How to Write a Farewell Letter to Customers


Saying goodbye is never easy, whether it's a personal or professional relationship you are leaving. But when you are parting ways with your customers, whatever the reason, it's important to be intentional, transparent and tactful as you share the news. Your customers have played an important role in your business and you should treat them as such.

Create a Meaningful Letter

Writing farewell letters to customers does not have to be complicated. But it does need to be done in a timely fashion. Many of us rush through endings for fear of the emotions that will arise or they are poorly planned or skipped over entirely as we move forward in our own direction. It doesn't have to be that way. Mark the occasion and honor the role your customers have played in your business.

Know Your Reader

It may seem obvious, but it's important to be clear on the reason for the correspondence to customers. Are you going out of business? Are you retiring? Or are you eliminating "problem" customers from your company? Do you have a more formal relationship with your clients or is it more casual? Being clear on who the letter is directed to and your relationship with them will help you determine how to write with the appropriate voice addressing issues at hand.

For example, if you are writing farewell letters to a group of undesirable customers, you can use what is called the scapegoat approach, which tells your customers you can no longer work with them due to a shift in your company's focus. Provide them with an ending date and other service providers that may be able to help. This tone might be more formal than a letter you might write if you are announcing your retirement after 50 years to loyal customers.

Be Succinct, But Warm

Chances are, whatever your reason, your letter will impact your customers. When you are writing your letter, think about your message. Use language that is clear and concise but use a tone that is friendly and approachable. You are relaying information to your customer and it's important to be as succinct as possible. Long explanations with details are not needed; share information that is critical and pay attention to language that could be misconstrued or confusing.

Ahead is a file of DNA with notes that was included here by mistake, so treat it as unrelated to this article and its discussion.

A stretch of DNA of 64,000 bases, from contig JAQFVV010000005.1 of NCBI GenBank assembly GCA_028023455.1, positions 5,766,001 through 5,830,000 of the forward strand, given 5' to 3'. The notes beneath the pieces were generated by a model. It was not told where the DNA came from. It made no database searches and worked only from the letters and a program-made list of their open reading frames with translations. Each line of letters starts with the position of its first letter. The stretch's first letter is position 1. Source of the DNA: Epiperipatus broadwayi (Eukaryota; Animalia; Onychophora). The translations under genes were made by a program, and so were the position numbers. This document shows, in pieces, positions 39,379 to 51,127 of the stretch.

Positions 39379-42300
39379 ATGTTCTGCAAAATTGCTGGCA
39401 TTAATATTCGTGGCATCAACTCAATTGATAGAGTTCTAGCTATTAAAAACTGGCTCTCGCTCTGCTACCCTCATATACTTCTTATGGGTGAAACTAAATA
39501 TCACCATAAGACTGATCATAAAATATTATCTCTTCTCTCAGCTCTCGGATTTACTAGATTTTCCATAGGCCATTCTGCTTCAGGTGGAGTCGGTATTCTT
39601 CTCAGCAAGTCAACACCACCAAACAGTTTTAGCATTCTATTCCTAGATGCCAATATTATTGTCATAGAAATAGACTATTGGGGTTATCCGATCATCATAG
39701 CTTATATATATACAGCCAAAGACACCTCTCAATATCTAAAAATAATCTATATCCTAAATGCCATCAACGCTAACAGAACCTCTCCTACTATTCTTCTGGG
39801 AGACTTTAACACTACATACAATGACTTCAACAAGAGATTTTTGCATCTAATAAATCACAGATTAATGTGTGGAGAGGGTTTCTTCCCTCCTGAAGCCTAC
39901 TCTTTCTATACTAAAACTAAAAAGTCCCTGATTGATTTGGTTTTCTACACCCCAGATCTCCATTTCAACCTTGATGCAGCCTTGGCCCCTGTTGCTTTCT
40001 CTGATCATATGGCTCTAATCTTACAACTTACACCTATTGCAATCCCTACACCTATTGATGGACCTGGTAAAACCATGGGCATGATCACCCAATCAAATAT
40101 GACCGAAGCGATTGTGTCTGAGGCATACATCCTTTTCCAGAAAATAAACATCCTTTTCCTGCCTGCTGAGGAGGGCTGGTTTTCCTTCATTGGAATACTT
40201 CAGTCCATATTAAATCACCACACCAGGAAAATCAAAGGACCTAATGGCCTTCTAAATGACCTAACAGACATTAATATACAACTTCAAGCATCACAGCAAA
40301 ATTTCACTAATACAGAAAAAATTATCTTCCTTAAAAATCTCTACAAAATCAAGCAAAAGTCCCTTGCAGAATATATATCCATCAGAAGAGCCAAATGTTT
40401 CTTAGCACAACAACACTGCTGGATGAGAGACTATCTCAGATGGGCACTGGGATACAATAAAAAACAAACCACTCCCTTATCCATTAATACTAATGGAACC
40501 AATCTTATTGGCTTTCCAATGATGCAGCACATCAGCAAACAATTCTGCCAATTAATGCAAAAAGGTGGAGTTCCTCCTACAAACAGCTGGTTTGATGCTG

Don't Bury the News

In professional relationships, the first paragraph of the farewell customer letter should clearly indicate that the customer relationship is being terminated, the timeline and the status of services agreed upon in any previously issued contracts or agreements. By doing this, you set the tone and make your correspondence clear. Trying to sugarcoat the termination or bury the bad news will only be confusing to the customer.

Prepare Your Customers For Change

In cases where you are saying goodbye to your customers because you are leaving the company, be clear about what happens next. Customers should have a good understanding by the end of the letter why you are leaving, your timeline and what they can expect. Always include a way for your customer to contact your company and let them know the next steps.

Writing a farewell letter to your client does not have to be a negative experience. In fact, it can boost your credibility and professionalism. Keep it simple, concise and clear and chances are, your actions will be appreciated.


About the Author

Liz Gold has been published in a variety of capacities writing about everything from Kennebunkport and southern Maine municipal government, art and cultural events, to cloud technology and business transformation. Her experience extends to both corporate and freelance; she's a former Senior Editor at the B2B publication Accounting Today, writing about public accounting firms with a specialization in diversity, technology, best practices, and business development. During her tenure, she was also co-founder and editor of AccountingTomorrow, a blog focused on intergenerational workplace issues that is still thriving today. Most recently, Liz has been writing about accountants working in the cannabis industry on CPA Trendlines and reporting on cannabis trends for Southern Oregon Good Herb magazine in Oregon.